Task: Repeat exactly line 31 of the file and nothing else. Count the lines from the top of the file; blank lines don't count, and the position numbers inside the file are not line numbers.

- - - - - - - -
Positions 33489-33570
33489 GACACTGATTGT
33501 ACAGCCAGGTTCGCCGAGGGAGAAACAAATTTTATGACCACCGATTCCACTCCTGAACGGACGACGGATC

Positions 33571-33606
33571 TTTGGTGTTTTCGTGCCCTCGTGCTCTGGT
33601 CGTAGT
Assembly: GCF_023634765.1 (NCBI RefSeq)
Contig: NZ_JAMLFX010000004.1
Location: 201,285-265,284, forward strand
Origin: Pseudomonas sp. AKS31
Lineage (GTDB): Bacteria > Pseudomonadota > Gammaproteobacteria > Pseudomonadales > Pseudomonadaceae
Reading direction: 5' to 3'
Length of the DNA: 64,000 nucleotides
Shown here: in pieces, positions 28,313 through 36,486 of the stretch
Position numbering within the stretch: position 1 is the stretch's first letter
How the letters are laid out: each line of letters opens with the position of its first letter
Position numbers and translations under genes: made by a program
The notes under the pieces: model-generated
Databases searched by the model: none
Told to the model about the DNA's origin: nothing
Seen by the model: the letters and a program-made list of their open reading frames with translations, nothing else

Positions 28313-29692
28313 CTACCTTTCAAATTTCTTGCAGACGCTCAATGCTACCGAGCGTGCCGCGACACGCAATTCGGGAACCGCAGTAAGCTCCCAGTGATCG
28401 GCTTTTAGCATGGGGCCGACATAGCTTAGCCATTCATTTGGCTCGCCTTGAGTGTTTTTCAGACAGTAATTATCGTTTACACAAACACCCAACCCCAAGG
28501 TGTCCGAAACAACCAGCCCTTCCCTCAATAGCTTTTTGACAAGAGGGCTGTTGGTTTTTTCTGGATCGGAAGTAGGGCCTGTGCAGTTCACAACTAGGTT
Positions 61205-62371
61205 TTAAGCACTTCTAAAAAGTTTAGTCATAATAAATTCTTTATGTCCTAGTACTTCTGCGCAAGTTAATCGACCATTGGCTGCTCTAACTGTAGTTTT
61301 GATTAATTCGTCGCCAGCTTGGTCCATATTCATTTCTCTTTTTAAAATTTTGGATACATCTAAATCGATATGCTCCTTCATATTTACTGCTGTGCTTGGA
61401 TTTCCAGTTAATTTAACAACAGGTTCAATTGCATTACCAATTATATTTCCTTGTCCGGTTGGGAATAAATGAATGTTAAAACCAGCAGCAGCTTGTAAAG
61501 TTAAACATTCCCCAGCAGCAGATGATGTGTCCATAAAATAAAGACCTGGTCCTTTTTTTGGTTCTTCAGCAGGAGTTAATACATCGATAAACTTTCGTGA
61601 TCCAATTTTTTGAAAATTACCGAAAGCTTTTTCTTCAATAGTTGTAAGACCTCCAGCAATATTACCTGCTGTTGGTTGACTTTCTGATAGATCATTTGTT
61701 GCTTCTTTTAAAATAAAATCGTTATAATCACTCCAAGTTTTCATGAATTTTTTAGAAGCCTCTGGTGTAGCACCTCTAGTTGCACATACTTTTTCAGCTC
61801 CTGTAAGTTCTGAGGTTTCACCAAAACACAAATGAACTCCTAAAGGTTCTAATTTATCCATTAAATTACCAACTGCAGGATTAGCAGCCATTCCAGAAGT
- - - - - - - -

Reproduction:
61601 TCCAATTTTTTGAAAATTACCGAAAGCTTTTTCTTCAATAGTTGTAAGACCTCCAGCAATATTACCTGCTGTTGGTTGACTTTCTGATAGATCATTTGTT